In 2000, the United Nations General Assembly adopted the Millennium Development Goals that challenged the global community to reduce poverty and increase the health and well-being of all peoples. Two years later, the World Summit on Sustainable Development added access to basic sanitation as a centerpiece of sustainable development strategy and set a series of actions to achieve the global sanitation target – halving the proportion of people without access to basic sanitation by the year 2015.
Nearly 40% of the world’s population still lacks adequate sanitation. Developing access to sanitation services poses technical, institutional, financial and also social and cultural challenges. Major obstacles relate to governance deficiencies, especially the lack of adequate institutional framework. Other hindrances include the weak priority given to sanitation and the insufficiency of substantial investment in the sector. Besides investment, sustainable solutions should also adequately address the other dimensions, especially institutional and financial aspects. It is thus essential to implement sustainable institutional arrangements ensuring the setting up of a political anchor for the sanitation sector as well as responsiveness to the demand, transparency and accountability to users, financial sustainability, and the involvement of all the actors in their area of expertise.
In this context, UNITAR’s Local Development Programme proposes the e-learning course Governance in Urban Sanitation.
The course aims at enhancing the capacity of local decision-makers and sanitation professionals to make the most enlightened decisions and investments in the area of urban sanitation. It provides analytical tools to understand the financial and institutional framework of the sanitation sector, taking into account the needs of urban poor communities.
At the end of the course, participants should be able to:
. Identify the benefits of sanitation;
. Analyze costs and financing of sanitation services;
. Identify suitable institutional arrangements and evaluate service provider options, benefits and limits;
. Integrate accountability when structuring relationships;
. Make communities and microfinance organizations partners in extending sanitation services to the poor;
. Assess specific situations and recommend financial and institutional strategies at the local level towards urban sanitation improvement.
Module 1: Introduction to Sanitation
Module 2: Economics, Pricing and Financing of the Sanitation Sector
Module 3: Institutional Aspects of the Sanitation Sector
Module 4: Sanitation and Poverty
The course will be delivered through UNITAR's virtual learning environment. Learning activities are based on sound adult learning principles. They are distributed in such a way to ensure the achievement of the learning objectives in a flexible manner: learning materials can be consulted in a non-linear way to provide participants with flexibility in choosing the most adequate learning pace. All learning activities are moderated by a high level sanitation expert.
Learning materials include the following elements:
. Basic reading materials (compulsory) intended to understand the basic concepts and principles of modules’ subject-matter;
. Advanced reading materials (optional) for participants willing to learn more about the topic;
. External links to relevant, publications, reports and websites;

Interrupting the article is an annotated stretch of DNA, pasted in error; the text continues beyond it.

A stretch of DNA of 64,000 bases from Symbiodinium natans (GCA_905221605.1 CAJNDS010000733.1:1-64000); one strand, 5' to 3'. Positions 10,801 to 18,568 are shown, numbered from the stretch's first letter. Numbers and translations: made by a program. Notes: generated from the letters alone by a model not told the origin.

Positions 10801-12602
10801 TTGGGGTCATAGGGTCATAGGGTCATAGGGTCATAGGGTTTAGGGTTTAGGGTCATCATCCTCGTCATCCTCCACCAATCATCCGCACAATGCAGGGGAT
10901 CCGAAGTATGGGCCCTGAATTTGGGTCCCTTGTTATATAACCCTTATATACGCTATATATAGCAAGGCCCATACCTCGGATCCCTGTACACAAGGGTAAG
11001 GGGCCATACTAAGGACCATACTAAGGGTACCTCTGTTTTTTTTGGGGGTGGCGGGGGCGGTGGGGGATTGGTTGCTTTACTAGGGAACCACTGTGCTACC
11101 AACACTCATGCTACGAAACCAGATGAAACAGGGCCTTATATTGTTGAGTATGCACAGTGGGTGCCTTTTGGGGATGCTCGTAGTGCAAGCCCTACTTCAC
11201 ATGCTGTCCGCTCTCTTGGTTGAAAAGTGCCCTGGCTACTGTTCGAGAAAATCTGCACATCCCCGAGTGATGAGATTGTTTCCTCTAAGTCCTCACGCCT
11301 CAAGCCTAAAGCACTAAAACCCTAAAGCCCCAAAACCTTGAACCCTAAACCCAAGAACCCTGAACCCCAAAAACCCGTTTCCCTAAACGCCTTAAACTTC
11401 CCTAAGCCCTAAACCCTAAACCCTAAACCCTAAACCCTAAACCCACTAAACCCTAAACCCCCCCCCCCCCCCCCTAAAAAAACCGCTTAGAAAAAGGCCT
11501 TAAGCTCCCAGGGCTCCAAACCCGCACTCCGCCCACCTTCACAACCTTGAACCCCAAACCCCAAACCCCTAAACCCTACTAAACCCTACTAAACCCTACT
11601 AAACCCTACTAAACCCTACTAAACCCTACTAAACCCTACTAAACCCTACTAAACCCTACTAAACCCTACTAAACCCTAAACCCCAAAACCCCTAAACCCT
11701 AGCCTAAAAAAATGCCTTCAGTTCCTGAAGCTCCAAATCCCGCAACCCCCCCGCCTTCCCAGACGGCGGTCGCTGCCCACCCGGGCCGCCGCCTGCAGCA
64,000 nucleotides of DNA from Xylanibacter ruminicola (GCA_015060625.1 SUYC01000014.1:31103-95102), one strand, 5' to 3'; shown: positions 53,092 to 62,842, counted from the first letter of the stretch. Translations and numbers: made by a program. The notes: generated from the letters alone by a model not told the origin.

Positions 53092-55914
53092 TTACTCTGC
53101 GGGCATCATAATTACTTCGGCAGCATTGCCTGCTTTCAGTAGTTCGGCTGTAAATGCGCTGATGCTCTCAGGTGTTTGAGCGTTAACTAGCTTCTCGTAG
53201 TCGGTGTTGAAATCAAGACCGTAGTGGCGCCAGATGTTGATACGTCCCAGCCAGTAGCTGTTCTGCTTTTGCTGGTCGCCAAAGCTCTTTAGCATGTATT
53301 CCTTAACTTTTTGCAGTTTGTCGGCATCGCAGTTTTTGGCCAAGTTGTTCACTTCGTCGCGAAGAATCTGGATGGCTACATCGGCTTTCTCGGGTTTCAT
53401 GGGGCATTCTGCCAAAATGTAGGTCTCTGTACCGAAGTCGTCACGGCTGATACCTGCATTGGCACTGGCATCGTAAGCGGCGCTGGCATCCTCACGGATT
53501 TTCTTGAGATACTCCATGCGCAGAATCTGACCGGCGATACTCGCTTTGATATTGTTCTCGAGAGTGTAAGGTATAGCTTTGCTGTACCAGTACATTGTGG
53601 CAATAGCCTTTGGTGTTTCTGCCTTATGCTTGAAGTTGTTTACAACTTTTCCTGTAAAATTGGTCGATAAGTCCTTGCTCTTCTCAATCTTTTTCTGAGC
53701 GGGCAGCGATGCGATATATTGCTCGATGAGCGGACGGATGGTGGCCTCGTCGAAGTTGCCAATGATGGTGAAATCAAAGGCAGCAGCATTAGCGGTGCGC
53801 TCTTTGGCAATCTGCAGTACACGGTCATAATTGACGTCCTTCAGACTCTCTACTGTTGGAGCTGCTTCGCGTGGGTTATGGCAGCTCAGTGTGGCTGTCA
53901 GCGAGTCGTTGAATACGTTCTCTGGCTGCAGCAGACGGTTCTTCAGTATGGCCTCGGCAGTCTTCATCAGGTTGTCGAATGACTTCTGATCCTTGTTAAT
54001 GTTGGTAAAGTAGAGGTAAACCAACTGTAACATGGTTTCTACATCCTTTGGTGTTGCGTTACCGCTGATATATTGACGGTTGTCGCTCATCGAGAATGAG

. Glossaries of terms and of acronyms as supportive learning tools;
. A community discussion board (forum) will allow participants to discuss topics initiated by the course moderator and to post questions, comments or new discussions.
The learning time is estimated to be about 5 hours per week. This includes study time (about 3 hours/week) and participation in collaborative activities (about 2 hours/week). Time dedicated to assessment activities is not taken into account in this estimation.
Successful completion of the course requires participants to achieve a minimum total score of 70% and entitles to a certificate of completion. A certificate of participation will be issued to participants who took all the mandatory exercises but achieved a score inferior to 70%.The assessment activities are organized as follows:
. A self-assessment quiz which enables participants to analyze their level of knowledge before and during the course, making them able to decide how to approach the learning materials and which parts to focus on. This exercise is not graded and can be taken as many times as desired.
. 4 tests, corresponding to each one of the 4 course modules, aim at evaluating participants’ comprehension of the course content. The 4 tests altogether account for 40% of the final grade.
. A case study where participants can apply their knowledge practically. The basis of the case study scenario takes as a basis the concrete situation participants’ municipality/region faces with regards to sanitation. The case study accounts for 40% of the final grade.
. An innovative peer-to-peer review exercise providing an ideal breeding ground for knowledge and experience sharing. Participants evaluate and discuss each other’s case study in the framework of specific group forums. Ultimately, the moderator will provide comments and grade to each participant related to his/her review of another participant’s case study and subsequent discussions with fellow-participants. The peer-to-peer review accounts for 20% of the final grade.
The course is open to decision-makers from local governments as well as representatives of service providers (national governments, private sector, NGOs) and international organizations involved in the sanitation sector worldwide.